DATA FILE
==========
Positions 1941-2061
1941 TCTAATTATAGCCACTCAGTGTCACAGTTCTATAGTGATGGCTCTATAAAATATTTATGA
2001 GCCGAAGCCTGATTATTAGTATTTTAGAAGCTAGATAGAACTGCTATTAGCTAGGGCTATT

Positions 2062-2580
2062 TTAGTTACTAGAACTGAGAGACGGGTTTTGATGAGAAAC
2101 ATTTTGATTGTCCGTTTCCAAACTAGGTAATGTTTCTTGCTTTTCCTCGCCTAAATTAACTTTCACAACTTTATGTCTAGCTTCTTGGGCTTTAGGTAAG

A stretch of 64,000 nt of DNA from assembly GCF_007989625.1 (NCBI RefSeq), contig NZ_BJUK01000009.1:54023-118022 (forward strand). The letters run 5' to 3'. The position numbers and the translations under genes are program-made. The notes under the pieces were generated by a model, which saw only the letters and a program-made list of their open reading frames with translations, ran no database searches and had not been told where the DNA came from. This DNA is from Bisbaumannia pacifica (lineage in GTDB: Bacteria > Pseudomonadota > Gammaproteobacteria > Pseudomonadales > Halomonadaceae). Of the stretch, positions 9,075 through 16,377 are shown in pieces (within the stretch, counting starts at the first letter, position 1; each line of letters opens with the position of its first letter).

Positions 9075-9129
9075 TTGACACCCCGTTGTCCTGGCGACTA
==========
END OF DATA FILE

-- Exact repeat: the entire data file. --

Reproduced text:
Positions 1941-2061
1941 TCTAATTATAGCCACTCAGTGTCACAGTTCTATAGTGATGGCTCTATAAAATATTTATGA
2001 GCCGAAGCCTGATTATTAGTATTTTAGAAGCTAGATAGAACTGCTATTAGCTAGGGCTATT

Positions 2062-2580
2062 TTAGTTACTAGAACTGAGAGACGGGTTTTGATGAGAAAC
2101 ATTTTGATTGTCCGTTTCCAAACTAGGTAATGTTTCTTGCTTTTCCTCGCCTAAATTAACTTTCACAACTTTATGTCTAGCTTCTTGGGCTTTAGGTAAG

A stretch of 64,000 nt of DNA from assembly GCF_007989625.1 (NCBI RefSeq), contig NZ_BJUK01000009.1:54023-118022 (forward strand). The letters run 5' to 3'. The position numbers and the translations under genes are program-made. The notes under the pieces were generated by a model, which saw only the letters and a program-made list of their open reading frames with translations, ran no database searches and had not been told where the DNA came from. This DNA is from Bisbaumannia pacifica (lineage in GTDB: Bacteria > Pseudomonadota > Gammaproteobacteria > Pseudomonadales > Halomonadaceae). Of the stretch, positions 9,075 through 16,377 are shown in pieces (within the stretch, counting starts at the first letter, position 1; each line of letters opens with the position of its first letter).

Positions 9075-9129
9075 TTGACACCCCGTTGTCCTGGCGACTA